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Does the parity of the dimension of $\mathbb{R}^n$ affect its structure/properties? As in, does it make a difference if $n$ is even or odd?

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    $\begingroup$ What kinds of properties specifically are you interested in? $\endgroup$ – j.c. Oct 1 '18 at 5:43
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    $\begingroup$ There are many differences between even and odd dimensions, but without more details it is not clear what direction you want answers. Examples: Complex/symplectic structures do not exist on odd dimensional spaces. Contact structures do not exist on even dimensional spaces. $\endgroup$ – Thomas Rot Oct 1 '18 at 5:54
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    $\begingroup$ Even dimensional manifolds are the basic framework for symplectic geometry, odd for contact geometry. $\endgroup$ – Parschallen Oct 1 '18 at 10:39
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    $\begingroup$ This question seems a little broad. There are all kinds of differences one can point to. For example, the one-point compactifications $S^n$ behave differently: the odd-dimensional ones have non-vanishing vector fields. (Also: why is number theory a tag, precisely?) $\endgroup$ – Todd Trimble Oct 1 '18 at 13:17
  • $\begingroup$ I was originally thinking of the result that a polynomial of odd degree has at least one real root. In a certain sense, the structure of the object depends on the space it is defined in.This got me curious about the relationship between the number of a dimension and the types of structures it can support.I was asking the question in regard to the tags on the question; i.e, how does dimension of space come up in Linear Algebra, Topology, etc. Number theory tagged specifically because I was curious if the number of the dimension being composite or prime would have any impact. $\endgroup$ – user2192320 Oct 1 '18 at 15:00
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Let me try to focus the question as follows: Suppose you wake up in a dark and empty space. Which properties can help you decide whether the space is even or odd-dimensional?

In the context of wave propagation, there is the fundamental difference that Huygens principle is only valid in odd-dimensional space, see Wave Propagation in Even and Odd Dimensional Spaces. Sharply defined wavefronts need an odd number of spatial dimensions, in even-dimensional space the wavefront decays with a long tail. (The study of this difference goes back to Volterra and Hadamard.)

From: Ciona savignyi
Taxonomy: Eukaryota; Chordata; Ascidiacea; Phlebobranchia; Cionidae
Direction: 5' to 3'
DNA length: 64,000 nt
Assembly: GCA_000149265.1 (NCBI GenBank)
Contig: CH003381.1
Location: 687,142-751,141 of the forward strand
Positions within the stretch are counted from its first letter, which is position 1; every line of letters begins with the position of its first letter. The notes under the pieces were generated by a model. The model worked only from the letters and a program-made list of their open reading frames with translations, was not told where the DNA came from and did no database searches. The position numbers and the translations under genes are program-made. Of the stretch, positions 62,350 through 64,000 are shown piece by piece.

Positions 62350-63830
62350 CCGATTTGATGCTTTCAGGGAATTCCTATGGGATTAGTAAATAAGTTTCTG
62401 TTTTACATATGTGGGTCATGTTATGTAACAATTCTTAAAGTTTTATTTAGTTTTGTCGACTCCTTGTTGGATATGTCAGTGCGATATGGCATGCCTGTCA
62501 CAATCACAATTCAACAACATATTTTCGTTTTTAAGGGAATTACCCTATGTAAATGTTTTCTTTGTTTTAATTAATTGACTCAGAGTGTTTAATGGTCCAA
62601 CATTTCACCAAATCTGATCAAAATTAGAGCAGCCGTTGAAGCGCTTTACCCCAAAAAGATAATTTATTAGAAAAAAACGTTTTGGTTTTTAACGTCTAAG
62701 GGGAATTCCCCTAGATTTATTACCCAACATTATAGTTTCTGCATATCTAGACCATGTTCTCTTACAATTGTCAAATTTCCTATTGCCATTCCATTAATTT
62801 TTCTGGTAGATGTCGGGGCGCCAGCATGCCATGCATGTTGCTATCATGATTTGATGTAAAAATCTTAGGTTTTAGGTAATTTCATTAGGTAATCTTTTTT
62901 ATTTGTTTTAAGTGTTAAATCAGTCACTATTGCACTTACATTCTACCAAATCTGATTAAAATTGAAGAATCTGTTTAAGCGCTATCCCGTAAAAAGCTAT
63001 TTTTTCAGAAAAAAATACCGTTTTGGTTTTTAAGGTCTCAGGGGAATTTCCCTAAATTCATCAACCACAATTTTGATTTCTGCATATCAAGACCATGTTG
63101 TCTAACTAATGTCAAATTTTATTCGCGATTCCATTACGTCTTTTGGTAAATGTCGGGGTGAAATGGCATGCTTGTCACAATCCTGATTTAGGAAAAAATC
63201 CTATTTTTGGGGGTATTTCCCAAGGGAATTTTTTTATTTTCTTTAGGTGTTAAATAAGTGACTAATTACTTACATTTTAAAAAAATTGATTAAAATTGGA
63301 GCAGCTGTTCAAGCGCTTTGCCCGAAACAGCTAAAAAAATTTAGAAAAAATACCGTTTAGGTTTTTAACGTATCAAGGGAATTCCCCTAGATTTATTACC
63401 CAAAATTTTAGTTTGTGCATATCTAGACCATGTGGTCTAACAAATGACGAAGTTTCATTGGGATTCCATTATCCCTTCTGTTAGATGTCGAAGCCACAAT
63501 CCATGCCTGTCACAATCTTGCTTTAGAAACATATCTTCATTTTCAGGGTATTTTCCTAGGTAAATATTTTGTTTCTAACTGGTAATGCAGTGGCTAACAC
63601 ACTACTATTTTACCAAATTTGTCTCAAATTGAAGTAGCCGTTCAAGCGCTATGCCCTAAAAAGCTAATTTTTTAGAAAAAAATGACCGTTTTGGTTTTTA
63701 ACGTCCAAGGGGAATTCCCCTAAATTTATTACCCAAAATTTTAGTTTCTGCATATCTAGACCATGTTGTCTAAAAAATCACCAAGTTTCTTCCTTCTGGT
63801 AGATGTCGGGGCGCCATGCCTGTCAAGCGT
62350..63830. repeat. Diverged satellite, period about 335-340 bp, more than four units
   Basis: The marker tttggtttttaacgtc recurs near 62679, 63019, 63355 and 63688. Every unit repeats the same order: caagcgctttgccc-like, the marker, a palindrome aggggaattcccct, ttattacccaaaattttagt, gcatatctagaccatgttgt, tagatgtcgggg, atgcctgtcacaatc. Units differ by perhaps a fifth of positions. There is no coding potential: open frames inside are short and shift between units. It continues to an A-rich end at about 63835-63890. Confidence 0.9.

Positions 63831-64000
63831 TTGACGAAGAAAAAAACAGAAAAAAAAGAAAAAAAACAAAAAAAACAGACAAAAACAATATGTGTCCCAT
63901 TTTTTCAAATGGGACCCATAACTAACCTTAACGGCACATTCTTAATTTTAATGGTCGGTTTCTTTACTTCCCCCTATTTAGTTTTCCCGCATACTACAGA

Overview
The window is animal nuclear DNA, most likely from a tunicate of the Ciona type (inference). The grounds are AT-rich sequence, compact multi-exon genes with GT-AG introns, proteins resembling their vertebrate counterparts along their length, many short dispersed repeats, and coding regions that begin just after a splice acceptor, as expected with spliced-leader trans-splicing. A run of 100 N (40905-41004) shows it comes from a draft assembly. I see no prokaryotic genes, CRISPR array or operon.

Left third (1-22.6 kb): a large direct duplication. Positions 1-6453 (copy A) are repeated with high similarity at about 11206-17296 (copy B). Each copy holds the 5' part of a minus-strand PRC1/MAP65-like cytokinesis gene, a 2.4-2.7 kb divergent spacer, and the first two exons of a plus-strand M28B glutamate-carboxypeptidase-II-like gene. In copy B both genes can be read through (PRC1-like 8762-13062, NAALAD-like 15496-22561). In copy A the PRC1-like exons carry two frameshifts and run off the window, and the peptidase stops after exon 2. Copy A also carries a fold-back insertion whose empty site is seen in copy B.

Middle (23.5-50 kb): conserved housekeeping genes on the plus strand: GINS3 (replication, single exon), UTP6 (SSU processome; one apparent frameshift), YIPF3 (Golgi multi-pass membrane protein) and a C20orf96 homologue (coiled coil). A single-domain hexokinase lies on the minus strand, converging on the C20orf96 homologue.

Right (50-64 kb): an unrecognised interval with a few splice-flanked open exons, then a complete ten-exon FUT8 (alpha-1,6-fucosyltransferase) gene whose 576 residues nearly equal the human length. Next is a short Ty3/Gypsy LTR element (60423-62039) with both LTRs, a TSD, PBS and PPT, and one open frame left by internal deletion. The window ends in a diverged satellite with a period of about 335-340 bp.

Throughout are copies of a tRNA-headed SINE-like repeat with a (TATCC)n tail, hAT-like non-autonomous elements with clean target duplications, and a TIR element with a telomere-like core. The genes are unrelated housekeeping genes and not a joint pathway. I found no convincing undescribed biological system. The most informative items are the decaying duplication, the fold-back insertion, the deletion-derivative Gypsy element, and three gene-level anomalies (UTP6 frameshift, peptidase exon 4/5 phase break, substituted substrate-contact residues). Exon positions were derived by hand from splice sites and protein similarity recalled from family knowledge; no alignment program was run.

So to test for even/odd dimensionality you only need to shout in empty space. If you hear an echo you live in an even number of spatial dimensions.

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    $\begingroup$ In odd dimensions $-1$ is orientation reversing. $\endgroup$ – Liviu Nicolaescu Oct 1 '18 at 8:30
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    $\begingroup$ The situation is a little bit more complicated. For instance, Huyghens principle does not apply in $1$-space dimension, although $1$ is odd. $\endgroup$ – Denis Serre Oct 1 '18 at 10:29
  • $\begingroup$ @DenisSerre --- indeed, the case $n = 1$ is special because a pulse has only one path to take, so the interference that produces the sharp wavefront does not happen; thanks for noting/correcting. $\endgroup$ – Carlo Beenakker Oct 1 '18 at 10:45
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    $\begingroup$ This sounds like a great premise for a new Saw-like horror movie. A group of strangers wake up in a dark, empty space. They need to determine the dimension of the ambient space, but their time is running out! $\endgroup$ – Somatic Custard Oct 1 '18 at 13:07
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The hairy ball theorem states that there is no nonvanishing continuous tangent vector field on even-dimensional spheres.

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If the dimension of a vector space is odd, then all (orientation-preserving) rotations in odd dimensions fix some axis. Many of the differences between even-dimensional and odd-dimensional geometry relate to this fact. For example,

  • The lack of symplectic structure in odd dimensions follows from the Lie-algebra version of the above statement: all odd-dimensional antisymmetric maps are degenerate.
  • The $-1$ map doesn't fix any axis, so it cannot be orientation-preserving in odd dimensions.
  • Synge's theorem states that if $M$ is compact, Riemannian, and has positive sectional curvature, then there is a conclusion which depends on the pairity of its dimension. The proof makes essential use of the above fact. (See Lemma 3.8 in "Riemannian Geometry" by do Carmo.)
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